24th May: Mumbai Indians v R. Royals, 14:30 GMT
24th-28th May: 2nd Test, Headingley
New Zealand's two-wicket win over Australia in Perth made it four losses in a row for the home side. Yes, you read that right, four times in a row Australia, reigning World champions twice over, have been beaten. Now, there are two ways I can go here - one is to proclaim that it's the end of an era and that Australia are finished, or to pay tribute to South Africa and the way in which they outplayed their hosts for much of their tour and look forward to Australia bouncing back.
Those of you who have been listening to and reading anything I've said, written and posted in the last two years will already know where I'm headed here. Australia are far from finished and I believe too many have written them off too quickly. They will be far removed (and far better) side when they have Brett Lee, Shane Watson, and Andrew Symonds back and I expect the return series in South Africa to be just as competitive, if not more so.
Immediately after the 2007 World Cup, I said that Bangladesh were my choice to win in 2011. I've already admitted that through circumstances that even I could not have foreseen, I've got that wrong. Shortly after, however, I wrote a piece stating that Australia will be there or thereabouts in 2011 and I'm sticking by that.
However, for the moment, they have been dethroned and are off the top of the world ODI rankings. Ominously for the rest of the world, the last time that the South Africans knocked them off top spot was immediately prior to the 2007 World Cup where Australia simply blew away the opposition.
The retirements of key players has hit them hard since then and the good fortune that South Africa have enjoyed in being able to field more or less the same eleven for the last 12 months or more helped them greatly in Australia.
Such a settled side means that every single person in the squad knows their role and in sport, familiarity with one another breeds trust and fruitful partnerships, both with the ball and bat. It was a feature of England's success in the Ashes of 2005 and of course, the McGrath-Warne partnership served Australia so well over the years.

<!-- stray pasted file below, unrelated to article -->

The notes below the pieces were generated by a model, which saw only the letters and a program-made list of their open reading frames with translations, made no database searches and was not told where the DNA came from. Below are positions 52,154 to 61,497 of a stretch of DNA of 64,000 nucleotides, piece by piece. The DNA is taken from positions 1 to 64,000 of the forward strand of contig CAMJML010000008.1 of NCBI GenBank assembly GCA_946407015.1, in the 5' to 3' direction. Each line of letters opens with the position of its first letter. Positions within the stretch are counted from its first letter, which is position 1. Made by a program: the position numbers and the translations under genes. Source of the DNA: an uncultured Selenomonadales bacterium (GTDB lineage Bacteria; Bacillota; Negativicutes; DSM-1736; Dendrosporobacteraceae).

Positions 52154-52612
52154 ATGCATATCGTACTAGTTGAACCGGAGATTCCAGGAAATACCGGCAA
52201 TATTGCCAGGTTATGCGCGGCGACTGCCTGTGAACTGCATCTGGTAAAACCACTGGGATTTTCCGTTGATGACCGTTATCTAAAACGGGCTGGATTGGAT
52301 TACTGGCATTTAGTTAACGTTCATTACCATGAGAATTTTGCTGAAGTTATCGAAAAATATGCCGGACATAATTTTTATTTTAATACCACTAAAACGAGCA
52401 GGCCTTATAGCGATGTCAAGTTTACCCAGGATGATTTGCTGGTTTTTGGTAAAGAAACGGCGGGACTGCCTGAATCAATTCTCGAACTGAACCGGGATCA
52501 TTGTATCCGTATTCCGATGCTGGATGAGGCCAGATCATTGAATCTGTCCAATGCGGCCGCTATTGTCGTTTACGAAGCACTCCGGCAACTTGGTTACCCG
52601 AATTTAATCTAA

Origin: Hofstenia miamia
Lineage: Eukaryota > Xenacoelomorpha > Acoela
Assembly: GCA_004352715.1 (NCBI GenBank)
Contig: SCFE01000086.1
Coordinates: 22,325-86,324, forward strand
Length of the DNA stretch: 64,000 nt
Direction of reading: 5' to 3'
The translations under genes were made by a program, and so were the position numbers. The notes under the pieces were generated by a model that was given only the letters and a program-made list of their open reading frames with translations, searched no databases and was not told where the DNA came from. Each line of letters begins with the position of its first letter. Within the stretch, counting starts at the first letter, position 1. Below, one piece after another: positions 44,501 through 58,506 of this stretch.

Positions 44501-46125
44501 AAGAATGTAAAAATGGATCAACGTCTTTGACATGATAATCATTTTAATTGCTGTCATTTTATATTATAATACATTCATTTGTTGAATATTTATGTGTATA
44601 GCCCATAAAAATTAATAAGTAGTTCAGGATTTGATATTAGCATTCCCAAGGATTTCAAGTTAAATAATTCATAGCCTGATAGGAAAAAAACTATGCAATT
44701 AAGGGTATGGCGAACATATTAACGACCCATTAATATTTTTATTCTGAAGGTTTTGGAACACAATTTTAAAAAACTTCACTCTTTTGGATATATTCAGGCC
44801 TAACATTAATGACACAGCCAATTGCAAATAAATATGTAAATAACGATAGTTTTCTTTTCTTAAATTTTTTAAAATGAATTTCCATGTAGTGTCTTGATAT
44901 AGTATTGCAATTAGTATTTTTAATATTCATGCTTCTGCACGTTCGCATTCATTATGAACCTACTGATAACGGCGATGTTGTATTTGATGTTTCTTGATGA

I can't confirm if the rumours that JP Duminy walked across the sea to get home from Perth are true but he might as well have done given what an incredible tour he had. It doesn't get much better than hitting the winning runs chasing 414 on debut and then scoring a maiden century to set up the series win in your second match but he carried on, excelling in the ODI and Twenty20 series as well. Expect the compact left-hander to go for less money than KP at the IPL auction this week, but make more of an impact on the field in April.
The key to beating Australia (or anyone at the top level, for that matter) is to somehow ensure that during a long tour, no player misses out, or put another way, make sure that everybody is on top of their game and contributing. That was exactly what the South Africans managed with the unexpected bonuses of Dale Steyn chipping in with the bat and Duminy with the ball.
The unsung heroes, namely Neil McKenzie, Makhaya Ntini and Paul Harris, who don't always grab the headlines, all played their part - McKenzie unexpectedly marshalling ODI run chases with cool panache, Ntini running in endlessly and almost saving the Melbourne Test with the bat and Harris picking up key breakthroughs with his deceptively tricky left-arm spin.
The South African selectors will have a tricky challenge ahead of them if Ashwell Prince is fit for the return Test series as they try to accommodate their vice-captain alongside Duminy. However, their challenge is nothing compared to that of Australia.
And although they fought back after 2005 to beat England 5-0, and although Duncan Fletcher was involved in all three series, things will be a lot closer this time around. South Africa fully deserved the warm welcome home they received from their fans last week and if that didn't bring home to them the magnitude of what they had done then nothing will.
It will also undoubtedly inspire them to push for new heights in February - Indian fans will probably disagree but they must realise that they are world leaders in Test cricket in all but name and by the time England visit in the winter, they could have put that beyond any reasonable doubt and be the team everyone is aiming for at the top of the rankings.
© Cricket World 2009
Cricket World Editor John Pennington, the 'voice' of Cricket World Radio, writes a weekly column on Mondays for www.cricketworld.com.